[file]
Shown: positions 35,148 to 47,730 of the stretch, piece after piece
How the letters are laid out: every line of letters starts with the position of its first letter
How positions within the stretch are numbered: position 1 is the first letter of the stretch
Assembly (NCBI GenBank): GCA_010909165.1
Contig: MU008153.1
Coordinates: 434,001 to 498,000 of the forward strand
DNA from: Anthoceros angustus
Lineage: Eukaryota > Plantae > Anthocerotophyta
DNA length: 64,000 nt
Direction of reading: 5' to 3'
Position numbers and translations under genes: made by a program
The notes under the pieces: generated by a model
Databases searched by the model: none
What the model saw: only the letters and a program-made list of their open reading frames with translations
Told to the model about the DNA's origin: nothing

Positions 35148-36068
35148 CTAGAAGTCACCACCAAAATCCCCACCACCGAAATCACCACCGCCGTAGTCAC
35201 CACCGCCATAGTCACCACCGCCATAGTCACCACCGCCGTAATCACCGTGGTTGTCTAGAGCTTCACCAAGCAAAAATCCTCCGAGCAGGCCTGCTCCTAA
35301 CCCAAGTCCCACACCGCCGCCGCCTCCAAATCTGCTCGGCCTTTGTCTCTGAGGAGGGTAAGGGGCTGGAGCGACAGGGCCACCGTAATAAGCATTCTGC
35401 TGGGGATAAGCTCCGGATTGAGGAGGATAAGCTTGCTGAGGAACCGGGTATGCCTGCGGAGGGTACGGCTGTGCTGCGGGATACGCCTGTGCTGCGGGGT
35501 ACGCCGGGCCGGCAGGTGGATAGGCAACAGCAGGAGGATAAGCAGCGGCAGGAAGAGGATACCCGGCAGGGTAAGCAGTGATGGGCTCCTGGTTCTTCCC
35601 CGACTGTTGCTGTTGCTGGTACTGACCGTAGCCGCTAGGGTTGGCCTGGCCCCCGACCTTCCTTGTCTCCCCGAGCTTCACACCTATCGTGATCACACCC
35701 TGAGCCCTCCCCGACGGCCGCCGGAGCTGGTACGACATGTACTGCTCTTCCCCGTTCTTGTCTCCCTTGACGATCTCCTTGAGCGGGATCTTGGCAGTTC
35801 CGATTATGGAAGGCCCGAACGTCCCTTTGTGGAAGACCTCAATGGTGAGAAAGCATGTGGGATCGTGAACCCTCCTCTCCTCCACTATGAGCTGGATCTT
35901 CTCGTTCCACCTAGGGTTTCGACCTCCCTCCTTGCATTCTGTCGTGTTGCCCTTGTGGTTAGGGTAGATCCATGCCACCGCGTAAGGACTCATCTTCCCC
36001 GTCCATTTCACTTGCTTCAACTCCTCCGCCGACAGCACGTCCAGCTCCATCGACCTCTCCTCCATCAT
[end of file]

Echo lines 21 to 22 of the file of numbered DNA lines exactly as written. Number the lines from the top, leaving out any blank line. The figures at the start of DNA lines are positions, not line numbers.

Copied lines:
35501 ACGCCGGGCCGGCAGGTGGATAGGCAACAGCAGGAGGATAAGCAGCGGCAGGAAGAGGATACCCGGCAGGGTAAGCAGTGATGGGCTCCTGGTTCTTCCC
35601 CGACTGTTGCTGTTGCTGGTACTGACCGTAGCCGCTAGGGTTGGCCTGGCCCCCGACCTTCCTTGTCTCCCCGAGCTTCACACCTATCGTGATCACACCC